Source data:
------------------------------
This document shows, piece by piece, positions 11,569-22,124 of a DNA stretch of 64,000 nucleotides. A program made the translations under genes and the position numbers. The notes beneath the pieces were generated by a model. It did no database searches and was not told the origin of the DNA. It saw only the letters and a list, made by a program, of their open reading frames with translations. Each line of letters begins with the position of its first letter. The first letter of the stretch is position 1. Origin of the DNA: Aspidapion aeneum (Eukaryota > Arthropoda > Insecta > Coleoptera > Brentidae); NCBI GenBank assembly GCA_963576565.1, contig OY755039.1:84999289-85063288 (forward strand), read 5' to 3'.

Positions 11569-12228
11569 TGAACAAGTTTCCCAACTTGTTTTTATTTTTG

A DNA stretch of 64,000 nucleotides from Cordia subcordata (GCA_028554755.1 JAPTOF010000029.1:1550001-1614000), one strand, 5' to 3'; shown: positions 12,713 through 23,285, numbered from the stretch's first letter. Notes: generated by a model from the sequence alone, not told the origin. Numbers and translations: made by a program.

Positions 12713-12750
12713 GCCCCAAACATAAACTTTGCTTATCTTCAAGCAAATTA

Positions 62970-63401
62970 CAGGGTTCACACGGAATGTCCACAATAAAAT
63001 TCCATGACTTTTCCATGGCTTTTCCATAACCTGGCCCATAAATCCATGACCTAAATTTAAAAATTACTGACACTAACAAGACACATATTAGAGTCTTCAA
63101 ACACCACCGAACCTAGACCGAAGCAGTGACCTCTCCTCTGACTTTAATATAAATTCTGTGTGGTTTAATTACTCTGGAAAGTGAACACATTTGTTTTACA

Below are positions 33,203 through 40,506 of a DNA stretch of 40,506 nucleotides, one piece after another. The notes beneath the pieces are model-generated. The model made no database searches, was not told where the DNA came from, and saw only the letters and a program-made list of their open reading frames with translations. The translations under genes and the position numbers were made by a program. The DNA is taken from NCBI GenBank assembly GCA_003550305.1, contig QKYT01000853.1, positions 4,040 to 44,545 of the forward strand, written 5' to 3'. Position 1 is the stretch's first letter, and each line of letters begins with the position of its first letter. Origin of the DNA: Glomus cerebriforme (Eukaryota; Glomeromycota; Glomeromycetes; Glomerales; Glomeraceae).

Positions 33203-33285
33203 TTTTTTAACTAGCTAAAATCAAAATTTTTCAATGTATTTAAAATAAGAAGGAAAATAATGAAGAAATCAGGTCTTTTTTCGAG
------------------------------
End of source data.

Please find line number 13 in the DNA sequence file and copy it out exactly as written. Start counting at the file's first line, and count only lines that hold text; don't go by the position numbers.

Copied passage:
33203 TTTTTTAACTAGCTAAAATCAAAATTTTTCAATGTATTTAAAATAAGAAGGAAAATAATGAAGAAATCAGGTCTTTTTTCGAG